MindMate provides an award-winning app helping people to care for those suferring from dementia.
Worldwide, there are 44 million people suffering from dementia and numbers are expected to increase. Feeling powerless and dependent is usually the greatest cause of pain and anxiety for people in the early stage of any form of dementia.
What is more, caring for a family-member with dementia can be a stressful 24/7 task, which is usually a second full-time job. MindMate wants to help these people and empower those who feel powerless.
With their Assistance-App, they provide a unique all-in-one package with brain-games, physical exercises, nutrition advice, a learn more section and useful everyday-tools to engage the users, make them as independent as possible and empower them.
Family-carers use the app to get their work done more easily, in terms of a more time-efficient caring process.
BQ caught up with the team to find out how they got started.
What inspired you to start-up?
Every one of MindMate’s four co-Founders has a different story regarding the inspiration to start-up.
Rogelio’s grandfather suffered from dementia and he saw that having dementia is a big challenge not only for the patient but also for the family and the carers. Rogelio wants to help people by doing what he loves and use his skills in the technical field to improve the lives of many people.
People who managed to build something from nothing have inspired Gabriela to start-up. Having the independence, a dynamic team and also the related challenges to drive you to create a product that can improve peoples’ lives is what drives her.
Patrick’s inspiration to start-up lies in his motivation to build something instead of climbing the corporate career ladder. Inspired by his first hand experience as a civil servant in an elderly people’s home, he wants to use his addiction to numbers to create something which can really change the lives of millions of people.
Susanne’s inspiration to start-up her own business came from other female entrepreneurs such as Sophia Amoruso, Sheryl Sandberg and Tory Burch. She never felt comfortable in the corporate world, as she felt constrained and not able to use her full skill-set. Susanne is driven by the thought of being able to improve the quality of life for people who are affected by dementia.
How did you go about starting up, did you apply for funding or did you self-fund the project? If so, where did you secure funding from?
We started with MindMate end of March 2015 and applied to several competitions to fund our start-up costs. We received money from Enterprise Pathway Challenge, Young Innovators Challenge, Santander 60-Second Pitch and the Santander Summer Company Programme, which allowed us to develop our first Beta-Version of the app, which we are currently testing. We have also just secured a place on the Enterprise Campus Accelerator Programme, which will provide additional financial support to us, therefore allowing us to modify our app to our Beta-Testers needs later this summer.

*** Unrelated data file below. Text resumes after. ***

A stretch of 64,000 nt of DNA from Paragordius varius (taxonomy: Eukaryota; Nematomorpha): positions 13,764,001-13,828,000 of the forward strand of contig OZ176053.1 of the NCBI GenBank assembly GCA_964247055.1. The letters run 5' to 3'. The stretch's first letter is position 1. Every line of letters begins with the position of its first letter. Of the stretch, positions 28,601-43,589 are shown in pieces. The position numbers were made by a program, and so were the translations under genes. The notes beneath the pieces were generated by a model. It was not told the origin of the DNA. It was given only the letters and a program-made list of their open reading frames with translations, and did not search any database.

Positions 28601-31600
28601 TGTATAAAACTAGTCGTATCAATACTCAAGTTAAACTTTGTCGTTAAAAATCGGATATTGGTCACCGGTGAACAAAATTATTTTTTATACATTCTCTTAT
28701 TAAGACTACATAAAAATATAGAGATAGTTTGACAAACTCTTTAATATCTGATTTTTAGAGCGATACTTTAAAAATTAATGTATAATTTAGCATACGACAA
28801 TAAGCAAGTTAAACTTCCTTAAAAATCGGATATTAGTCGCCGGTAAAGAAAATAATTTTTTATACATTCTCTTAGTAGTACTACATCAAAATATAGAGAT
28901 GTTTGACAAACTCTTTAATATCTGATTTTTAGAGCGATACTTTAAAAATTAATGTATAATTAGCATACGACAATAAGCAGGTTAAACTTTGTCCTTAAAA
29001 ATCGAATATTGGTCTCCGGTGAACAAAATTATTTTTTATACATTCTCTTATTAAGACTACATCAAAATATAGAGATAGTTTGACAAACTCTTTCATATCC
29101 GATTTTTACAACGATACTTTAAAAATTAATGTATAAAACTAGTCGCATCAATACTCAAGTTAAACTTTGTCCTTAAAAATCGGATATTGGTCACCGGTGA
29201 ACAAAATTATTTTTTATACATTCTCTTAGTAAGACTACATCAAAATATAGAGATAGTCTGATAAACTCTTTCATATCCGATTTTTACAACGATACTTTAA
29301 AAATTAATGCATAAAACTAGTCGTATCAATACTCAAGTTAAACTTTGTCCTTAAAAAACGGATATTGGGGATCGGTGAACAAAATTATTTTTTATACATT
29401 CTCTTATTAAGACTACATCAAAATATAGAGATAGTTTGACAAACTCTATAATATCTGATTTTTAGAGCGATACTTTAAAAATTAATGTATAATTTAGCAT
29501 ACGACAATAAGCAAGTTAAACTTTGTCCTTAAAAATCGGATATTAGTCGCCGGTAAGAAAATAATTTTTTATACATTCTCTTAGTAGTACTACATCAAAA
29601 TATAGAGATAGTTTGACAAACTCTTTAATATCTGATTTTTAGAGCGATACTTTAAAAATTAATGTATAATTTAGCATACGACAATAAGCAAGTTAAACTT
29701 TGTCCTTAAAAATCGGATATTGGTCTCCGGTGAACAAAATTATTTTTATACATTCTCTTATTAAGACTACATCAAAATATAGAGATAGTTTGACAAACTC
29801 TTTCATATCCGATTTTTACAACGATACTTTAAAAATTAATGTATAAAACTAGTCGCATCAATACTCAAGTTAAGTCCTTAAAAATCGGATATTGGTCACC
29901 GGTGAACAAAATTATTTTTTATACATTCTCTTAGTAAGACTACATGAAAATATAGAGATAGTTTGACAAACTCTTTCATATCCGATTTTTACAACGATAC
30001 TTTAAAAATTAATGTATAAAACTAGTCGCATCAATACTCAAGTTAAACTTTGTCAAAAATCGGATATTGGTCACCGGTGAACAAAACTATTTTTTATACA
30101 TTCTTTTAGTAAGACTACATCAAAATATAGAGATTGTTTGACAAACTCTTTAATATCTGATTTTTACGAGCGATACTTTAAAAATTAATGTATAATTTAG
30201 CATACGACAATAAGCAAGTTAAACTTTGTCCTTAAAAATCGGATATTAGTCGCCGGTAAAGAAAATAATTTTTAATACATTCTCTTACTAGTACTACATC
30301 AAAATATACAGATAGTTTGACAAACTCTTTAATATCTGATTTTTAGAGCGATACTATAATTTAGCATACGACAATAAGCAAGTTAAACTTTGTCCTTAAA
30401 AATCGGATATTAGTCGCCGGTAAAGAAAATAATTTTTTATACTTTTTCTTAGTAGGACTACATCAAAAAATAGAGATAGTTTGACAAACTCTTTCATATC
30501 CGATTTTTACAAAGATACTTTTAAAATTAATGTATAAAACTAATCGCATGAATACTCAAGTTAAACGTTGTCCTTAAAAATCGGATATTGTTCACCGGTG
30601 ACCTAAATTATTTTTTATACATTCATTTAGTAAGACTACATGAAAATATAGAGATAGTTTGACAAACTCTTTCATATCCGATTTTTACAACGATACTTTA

Where do you get advice/support/help?
We get help and support from Marion Anderson, who is the Enterprise Manager at the University of Glasgow and also Josh Sauter, the Enterprise Campus Manager who has given us great support and business advice. We have also received support from the Scottish Institute for Enterprise, which has been very helpful in providing business advice and additional support as required.
What has been your biggest challenge so far?
Before we decided to name our product MindMate, we had a different name, which was not appropriate for our product. One of our biggest challenges was therefore to come up with a new name and rebrand, which was especially difficult because people already knew us by another name. We ran a series of focus groups and canvassed local opinion in order to decide on a more appropriate name and that has certainly been one of our biggest challenges so far.
What is your next big target?
Our next big target is the launch of our App in September. We aim to launch first in the UK and then the US later in the year. We also have plans to develop a wearable device, which would make our App even more effective, so that will be a goal post launch.
What is the best and worst thing about being a start-up?
There are so many good things about being an entrepreneur and starting your own business! One of them is definitely that you keep learning every day and that every day is different. Furthermore, you can do what you love and you have the freedom to organise your work around your needs. Also, we have all developed new skills, which we would have never developed in a corporate job.
There are no "worst things" about being an entrepreneur, but, if we have to name something, then it would be the risk of failure, which is linked to job security, which also links to the variable that you simply don’t know if the work hours everyone is investing are paying off.
What makes this idea different?
Our idea is different because we provide a medically backed all-in-one solution to improve the lives of more than just one target group. With our specific design we emphasize user-friendliness and an intuitive interface, which also makes us different.
Who would be your dream customer?
Our dream customers are people in the early stages of dementia and carers of dementia patients, who are willing to use tablets in order to help them cope with the onset of the disease. What these people have in common is a need for maintained independence, supportive advice and further information around the disease. Our dream customer believes that dementia doesn’t mean the end of his/her life, but that our app can increase his/her personal safety, and assist in helping them to maintain their dignity and happiness.
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